Somehow Hart, The Nasty Boys and Brutus "The Barber" Beefcake (also known as The Zodiac, The Man With No Name, The Disciple etc.) all came along.
Hart briefly managed Hogan in the WWF before Hogan left, and this relationship continued over.
The Mouth of the South may be a Hall of Famer, but he just made Hogan look more like a bigger goon than usual.
One of the most badass tag teams of all time had a great manager, iconic spiky shoulder pads, crazy hair cuts and intimidating face paint.
But something was missing.
That's it! Three grown men needed a doll to bring with them to the ring.
This wasn't just any doll though, it was Rocco, a ventriloquist dummy.
Sadly, Rocco wasn't long for this world, as according to Animal, he was purposefully lost in the luggage.
Jake "The Snake" brought a snake to the ring, and it worked.
Koko B. Ware had a parrot accompany him; this also worked.
The British Bulldogs started bringing a bulldog to the ring. It did not work.
The Dynamite Kid and Davey Boy Smith were fantastic workers, who could wrestle circles around nearly every other wrestler in the WWF.
The WWF probably didn't think they were kid-friendly enough, so they saddled them with a dog. The dog became a big part of their act, and a feud revolved around them trying to get her back when she was dognapped by The Islanders.
Some acts don't need to be so literal.
Matilda joining the British Bulldogs was about as bad as if The Killer Bees brought an actual hive of killer bees with them to the ring.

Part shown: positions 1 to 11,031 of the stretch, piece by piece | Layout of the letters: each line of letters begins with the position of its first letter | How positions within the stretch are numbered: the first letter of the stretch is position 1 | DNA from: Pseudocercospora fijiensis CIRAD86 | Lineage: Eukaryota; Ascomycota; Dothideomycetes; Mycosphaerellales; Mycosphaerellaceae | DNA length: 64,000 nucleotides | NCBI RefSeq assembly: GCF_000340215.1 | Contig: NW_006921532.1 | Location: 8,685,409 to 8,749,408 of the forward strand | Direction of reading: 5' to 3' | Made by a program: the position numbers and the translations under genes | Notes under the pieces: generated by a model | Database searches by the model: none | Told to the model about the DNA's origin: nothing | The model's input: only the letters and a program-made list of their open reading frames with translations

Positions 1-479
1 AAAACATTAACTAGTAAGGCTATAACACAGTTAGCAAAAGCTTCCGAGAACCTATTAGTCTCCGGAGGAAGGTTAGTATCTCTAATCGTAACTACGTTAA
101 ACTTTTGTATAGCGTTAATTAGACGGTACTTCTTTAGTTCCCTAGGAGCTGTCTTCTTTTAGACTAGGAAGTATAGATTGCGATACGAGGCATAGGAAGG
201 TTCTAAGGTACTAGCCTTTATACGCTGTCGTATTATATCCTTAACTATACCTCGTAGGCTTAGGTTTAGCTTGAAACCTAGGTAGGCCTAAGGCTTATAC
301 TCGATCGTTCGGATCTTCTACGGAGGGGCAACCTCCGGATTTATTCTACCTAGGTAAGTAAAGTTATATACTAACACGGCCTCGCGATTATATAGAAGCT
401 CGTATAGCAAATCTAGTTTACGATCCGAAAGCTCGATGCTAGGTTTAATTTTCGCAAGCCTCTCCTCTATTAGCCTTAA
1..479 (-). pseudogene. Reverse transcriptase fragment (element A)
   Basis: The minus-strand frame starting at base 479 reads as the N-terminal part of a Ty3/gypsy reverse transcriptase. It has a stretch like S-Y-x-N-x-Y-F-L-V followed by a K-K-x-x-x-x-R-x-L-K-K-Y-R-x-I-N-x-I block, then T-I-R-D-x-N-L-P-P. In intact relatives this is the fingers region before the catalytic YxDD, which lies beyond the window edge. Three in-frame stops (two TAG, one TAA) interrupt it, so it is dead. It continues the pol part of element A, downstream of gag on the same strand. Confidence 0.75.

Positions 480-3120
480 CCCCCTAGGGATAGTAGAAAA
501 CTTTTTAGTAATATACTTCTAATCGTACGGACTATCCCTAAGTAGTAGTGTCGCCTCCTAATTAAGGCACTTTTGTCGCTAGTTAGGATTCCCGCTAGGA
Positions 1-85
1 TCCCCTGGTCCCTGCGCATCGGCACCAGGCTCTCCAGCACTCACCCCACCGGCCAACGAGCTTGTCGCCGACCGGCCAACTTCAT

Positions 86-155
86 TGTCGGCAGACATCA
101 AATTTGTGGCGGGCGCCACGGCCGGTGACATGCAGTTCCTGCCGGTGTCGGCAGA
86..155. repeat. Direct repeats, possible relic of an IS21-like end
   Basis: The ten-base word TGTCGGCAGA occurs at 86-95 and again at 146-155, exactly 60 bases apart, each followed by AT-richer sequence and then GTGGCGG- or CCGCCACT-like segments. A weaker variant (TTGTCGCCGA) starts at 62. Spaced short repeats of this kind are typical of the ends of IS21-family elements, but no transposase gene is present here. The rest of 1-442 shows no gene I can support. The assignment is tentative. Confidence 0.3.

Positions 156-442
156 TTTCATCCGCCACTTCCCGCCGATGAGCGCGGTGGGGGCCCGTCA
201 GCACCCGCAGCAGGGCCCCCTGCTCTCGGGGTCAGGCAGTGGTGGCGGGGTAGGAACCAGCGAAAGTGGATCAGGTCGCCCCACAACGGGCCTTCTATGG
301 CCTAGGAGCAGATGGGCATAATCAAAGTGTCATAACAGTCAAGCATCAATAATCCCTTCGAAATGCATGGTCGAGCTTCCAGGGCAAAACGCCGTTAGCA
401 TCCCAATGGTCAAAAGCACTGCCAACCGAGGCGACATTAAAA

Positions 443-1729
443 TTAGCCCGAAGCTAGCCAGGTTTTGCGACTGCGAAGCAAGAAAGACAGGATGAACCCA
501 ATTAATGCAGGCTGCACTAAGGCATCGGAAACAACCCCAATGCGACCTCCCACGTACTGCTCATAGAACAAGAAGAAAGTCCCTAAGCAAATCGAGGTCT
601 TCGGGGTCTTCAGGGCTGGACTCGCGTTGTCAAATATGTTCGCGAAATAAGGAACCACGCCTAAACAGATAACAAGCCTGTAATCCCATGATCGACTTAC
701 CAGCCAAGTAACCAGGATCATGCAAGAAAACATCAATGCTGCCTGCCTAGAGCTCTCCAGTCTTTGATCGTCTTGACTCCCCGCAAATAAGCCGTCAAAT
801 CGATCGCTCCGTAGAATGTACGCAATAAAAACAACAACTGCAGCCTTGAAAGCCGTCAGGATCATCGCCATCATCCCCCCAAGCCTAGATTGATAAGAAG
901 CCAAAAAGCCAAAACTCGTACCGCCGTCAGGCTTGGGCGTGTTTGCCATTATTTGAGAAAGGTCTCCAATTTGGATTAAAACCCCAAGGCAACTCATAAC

Sure, the Mean Street Posse was a pretty lousy stable, but they were at least Shane McMahon's real-life friends.
Joey Abs was not.
Mr. Abs was a developmental wrestler who was given the gimmick of a member of the Posse.
Pete Gas and Rodney on the other hand were the real deal. They were actually from the Mean Streets of Greenwich, Conn.
What made Abs' addition to the group such a bad call, was that the Posse then became full-time roster members.
The Mean Street Posse was fun when they were by Shane's side in small doses. As a full-time act, they got old quick.
At one point, it looked like Shelton Benjamin was going to become a main-eventer.
He had a series of TV matches with HHH that eventually saw him go over.
For some reason, WWE didn’t capitalize on this feel-good moment, and he was kept in the mid-card.
To try and give him some more character development, WWE brought in a family member to join his side.
Unfortunately for everyone involved, it was his “momma.”
WWE hired actress Thea Vidale to portray his mother. This was the last thing he needed.